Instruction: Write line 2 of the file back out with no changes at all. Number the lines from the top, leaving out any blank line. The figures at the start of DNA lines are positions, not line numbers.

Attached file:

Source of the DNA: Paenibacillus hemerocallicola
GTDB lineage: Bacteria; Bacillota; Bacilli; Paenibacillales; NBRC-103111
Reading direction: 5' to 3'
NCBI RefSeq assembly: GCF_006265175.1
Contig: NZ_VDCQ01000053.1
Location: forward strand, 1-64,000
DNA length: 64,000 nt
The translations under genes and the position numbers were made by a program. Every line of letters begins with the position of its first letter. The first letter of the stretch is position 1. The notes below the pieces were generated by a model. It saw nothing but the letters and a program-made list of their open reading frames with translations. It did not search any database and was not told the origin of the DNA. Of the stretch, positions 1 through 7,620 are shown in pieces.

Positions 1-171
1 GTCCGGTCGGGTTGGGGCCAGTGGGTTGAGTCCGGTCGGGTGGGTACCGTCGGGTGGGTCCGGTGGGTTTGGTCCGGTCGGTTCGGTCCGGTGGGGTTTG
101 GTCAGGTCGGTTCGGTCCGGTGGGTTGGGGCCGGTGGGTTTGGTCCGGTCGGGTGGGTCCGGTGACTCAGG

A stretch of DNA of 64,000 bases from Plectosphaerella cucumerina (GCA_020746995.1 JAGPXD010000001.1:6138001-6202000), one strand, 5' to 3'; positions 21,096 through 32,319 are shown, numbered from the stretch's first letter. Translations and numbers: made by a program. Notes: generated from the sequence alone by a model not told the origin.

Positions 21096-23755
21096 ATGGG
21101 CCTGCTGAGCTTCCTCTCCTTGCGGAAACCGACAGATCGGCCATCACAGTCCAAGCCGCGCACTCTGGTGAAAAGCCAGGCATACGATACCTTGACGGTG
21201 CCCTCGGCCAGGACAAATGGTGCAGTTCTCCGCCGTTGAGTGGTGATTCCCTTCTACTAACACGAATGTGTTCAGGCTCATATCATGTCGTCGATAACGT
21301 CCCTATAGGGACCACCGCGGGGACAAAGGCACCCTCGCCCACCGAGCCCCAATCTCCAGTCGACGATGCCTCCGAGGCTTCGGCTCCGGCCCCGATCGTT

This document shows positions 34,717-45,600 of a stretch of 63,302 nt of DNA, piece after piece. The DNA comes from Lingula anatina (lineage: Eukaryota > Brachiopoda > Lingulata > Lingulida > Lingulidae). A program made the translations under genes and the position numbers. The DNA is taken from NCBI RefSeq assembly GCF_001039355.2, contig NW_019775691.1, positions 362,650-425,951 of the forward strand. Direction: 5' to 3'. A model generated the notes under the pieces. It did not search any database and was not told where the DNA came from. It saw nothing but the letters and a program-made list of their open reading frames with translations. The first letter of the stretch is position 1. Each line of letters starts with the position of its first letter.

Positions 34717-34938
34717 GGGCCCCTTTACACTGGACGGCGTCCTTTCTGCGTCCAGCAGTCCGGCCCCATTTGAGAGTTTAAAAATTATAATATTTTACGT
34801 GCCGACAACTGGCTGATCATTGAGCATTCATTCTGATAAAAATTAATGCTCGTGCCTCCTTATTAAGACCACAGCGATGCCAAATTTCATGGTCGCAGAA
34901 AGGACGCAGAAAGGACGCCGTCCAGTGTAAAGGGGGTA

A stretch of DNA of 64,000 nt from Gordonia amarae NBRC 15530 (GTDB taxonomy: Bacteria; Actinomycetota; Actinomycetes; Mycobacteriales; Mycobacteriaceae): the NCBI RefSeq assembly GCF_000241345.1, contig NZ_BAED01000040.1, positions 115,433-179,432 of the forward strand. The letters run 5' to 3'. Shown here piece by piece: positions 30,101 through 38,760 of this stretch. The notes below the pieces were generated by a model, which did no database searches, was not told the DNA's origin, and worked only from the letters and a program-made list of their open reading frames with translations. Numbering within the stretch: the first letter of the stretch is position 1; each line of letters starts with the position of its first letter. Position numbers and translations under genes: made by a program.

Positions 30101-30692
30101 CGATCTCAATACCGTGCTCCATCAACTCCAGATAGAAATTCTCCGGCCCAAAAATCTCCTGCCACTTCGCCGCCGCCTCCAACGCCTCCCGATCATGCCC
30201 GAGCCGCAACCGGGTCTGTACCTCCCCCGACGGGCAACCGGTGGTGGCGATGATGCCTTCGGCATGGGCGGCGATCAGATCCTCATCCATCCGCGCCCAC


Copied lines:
GTDB lineage: Bacteria; Bacillota; Bacilli; Paenibacillales; NBRC-103111